Treasury

CARES Act provides COVID-19 crisis relief

The Coronavirus Aid, Relief and Economic Security Act, or CARES Act legislation, that passed the Senate earlier this week was also passed by the House of Representatives and signed by President Trump on Friday. The $2.2 trillion aid package includes a number of important provisions to help workers, families, employers and health professionals during this crisis.

As a whole and not specific to only agriculture, the largest stimulus package in modern America:

  • Provides direct financial assistance to families in need, including $1,200 for individuals making less than $75,000 and $2,400 for couples making less than $150,000. Families with children will be eligible for an additional $500 per child;
  • Includes a large temporary expansion in unemployment insurance benefits by adding a $600 per week across-the-board payment increase through the end of July, providing an additional 13 weeks of benefits beyond what states typically allow, and expanding benefit eligibility to cover self-employed and independent contractors, government workers and nonprofit employees;
  • Provides $350 billion in small business loans for companies with under 500 employees that effectively become grants if those loans are used to keep workers on payroll, make rent and mortgage payments, or pay utilities;
  • Includes $500 billion in immediate tax relief for businesses of all sizes, including provisions such as payroll tax deferral and the ability to immediately monetize tax losses;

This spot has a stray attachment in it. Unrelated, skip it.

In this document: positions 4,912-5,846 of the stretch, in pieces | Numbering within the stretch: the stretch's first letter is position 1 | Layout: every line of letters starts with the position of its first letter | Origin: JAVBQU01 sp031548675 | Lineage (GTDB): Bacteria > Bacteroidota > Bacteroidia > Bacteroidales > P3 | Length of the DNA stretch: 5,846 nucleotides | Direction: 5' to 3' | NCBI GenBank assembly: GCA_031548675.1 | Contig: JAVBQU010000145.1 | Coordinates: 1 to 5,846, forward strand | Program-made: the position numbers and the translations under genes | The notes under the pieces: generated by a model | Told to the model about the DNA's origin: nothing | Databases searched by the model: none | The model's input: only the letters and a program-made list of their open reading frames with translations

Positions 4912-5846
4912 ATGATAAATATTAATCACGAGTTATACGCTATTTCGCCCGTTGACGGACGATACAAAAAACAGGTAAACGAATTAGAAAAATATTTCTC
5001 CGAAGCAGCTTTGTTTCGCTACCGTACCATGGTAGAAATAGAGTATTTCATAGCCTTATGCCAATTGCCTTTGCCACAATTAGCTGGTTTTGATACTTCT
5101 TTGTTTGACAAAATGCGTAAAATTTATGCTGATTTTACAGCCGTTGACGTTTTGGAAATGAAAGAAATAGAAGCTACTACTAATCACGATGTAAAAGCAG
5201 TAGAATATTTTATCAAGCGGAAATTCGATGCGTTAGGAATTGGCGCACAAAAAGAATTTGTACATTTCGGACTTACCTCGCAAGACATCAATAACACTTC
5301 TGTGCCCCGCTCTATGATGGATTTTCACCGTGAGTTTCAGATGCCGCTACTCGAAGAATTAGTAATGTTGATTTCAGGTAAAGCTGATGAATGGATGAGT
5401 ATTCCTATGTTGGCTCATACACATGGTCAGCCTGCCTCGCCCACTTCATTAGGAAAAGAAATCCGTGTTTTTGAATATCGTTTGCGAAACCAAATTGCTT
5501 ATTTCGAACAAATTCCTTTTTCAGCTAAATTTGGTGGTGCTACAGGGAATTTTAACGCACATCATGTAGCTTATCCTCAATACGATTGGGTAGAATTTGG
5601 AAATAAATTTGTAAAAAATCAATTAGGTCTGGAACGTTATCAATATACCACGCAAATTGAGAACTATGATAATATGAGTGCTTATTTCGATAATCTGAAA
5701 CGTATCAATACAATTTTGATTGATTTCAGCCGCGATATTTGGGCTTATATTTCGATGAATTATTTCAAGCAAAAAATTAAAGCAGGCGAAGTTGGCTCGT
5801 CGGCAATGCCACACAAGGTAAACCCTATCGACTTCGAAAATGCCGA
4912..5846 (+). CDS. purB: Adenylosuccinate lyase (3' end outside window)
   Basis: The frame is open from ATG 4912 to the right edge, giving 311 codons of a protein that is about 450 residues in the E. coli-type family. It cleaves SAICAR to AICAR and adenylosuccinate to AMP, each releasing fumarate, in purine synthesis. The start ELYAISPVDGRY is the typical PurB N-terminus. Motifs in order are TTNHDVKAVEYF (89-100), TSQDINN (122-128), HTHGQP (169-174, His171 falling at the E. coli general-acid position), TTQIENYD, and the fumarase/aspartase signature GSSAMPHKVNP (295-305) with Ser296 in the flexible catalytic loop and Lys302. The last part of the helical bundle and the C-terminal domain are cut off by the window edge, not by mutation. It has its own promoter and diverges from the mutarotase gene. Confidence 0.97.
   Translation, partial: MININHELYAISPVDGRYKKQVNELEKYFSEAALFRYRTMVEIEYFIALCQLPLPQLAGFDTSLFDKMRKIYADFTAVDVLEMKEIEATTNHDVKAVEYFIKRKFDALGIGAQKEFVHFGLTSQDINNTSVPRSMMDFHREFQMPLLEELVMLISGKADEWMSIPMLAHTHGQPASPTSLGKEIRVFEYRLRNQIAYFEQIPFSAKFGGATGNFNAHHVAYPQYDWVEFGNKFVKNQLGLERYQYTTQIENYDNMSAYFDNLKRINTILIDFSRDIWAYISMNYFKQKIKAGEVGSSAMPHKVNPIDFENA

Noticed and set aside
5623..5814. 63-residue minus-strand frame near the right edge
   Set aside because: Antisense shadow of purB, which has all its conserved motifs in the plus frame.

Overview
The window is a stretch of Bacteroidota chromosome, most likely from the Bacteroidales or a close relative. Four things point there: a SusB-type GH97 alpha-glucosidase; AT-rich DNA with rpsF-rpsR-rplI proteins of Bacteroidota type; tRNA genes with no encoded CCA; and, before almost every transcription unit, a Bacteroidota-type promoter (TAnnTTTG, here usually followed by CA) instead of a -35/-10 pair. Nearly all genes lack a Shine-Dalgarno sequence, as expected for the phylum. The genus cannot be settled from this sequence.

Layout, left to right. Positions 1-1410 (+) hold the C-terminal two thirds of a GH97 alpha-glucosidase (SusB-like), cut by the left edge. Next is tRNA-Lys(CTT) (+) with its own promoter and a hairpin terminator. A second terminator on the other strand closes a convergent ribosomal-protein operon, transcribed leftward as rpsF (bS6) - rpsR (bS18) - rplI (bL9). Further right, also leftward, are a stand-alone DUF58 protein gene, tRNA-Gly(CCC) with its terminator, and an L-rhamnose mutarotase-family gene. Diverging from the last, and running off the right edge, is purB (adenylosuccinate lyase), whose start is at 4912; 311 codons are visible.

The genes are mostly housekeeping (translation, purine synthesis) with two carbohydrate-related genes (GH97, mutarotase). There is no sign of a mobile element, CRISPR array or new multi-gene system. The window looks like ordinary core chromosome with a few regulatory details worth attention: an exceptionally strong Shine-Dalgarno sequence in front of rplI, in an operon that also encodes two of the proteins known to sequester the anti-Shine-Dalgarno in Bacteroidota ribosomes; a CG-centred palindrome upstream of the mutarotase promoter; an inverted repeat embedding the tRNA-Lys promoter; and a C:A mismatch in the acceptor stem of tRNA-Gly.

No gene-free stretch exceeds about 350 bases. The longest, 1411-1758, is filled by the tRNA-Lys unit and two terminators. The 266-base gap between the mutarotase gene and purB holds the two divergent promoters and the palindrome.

• Creates a new fund established through the Treasury Department and the Federal Reserve to provide loans and loan guarantees to businesses and industries that have been particularly affected by the current crisis, such as airlines, hotels, restaurants and nonprofits;
  • Includes strong transparency and accountability safeguards for any company that accesses federal loans and creates a new federal inspector general to oversee these loans;
  • Includes $150 billion for health care providers to support the nation’s hospitals, doctors and nurses;
  • Provides $4.3 billion to support the CDC and state and local health departments as they identify every potential case;
  • Provides accelerated payment opportunities for hospitals supporting vulnerable populations like children’s hospitals, rural hospitals and specialty cancer hospitals like Ohio State’s The James, to help them maintain cash flows while they voluntarily suspend elective procedures to conserve PPE for providers treating COVID-19 patients; and
  • Provides $150 billion to support state and local governments that are impacted by the coronavirus to ensure they can continue to provide basic services for their citizens, including roughly $4.5 billion to Ohio.

There is $23.5 billion in aid directly allocated for America’s farmers. Of that, $9.5 billion is allocated specifically for specialty crops, producers who supply local food systems and farmers markets, restaurants and schools, livestock producers, i.e., cattlemen and women, and dairy farmers.

“This bill recognizes that there are serious economic issues for all sectors of agriculture, from those who grow crops on a large scale to those who sell their products directly to consumers and everyone in between,” said Jack Irvin, senior director of state and national policy with Ohio Farm Bureau. “As determinations are made at USDA as to how these programs will be implemented, Farm Bureau will be in the trenches to provide input that will bring some certainty and hope for everyone involved in America’s food system.”

American Farm Bureau has more analysis about how the country’s agriculture sector will benefit from the CARES Act.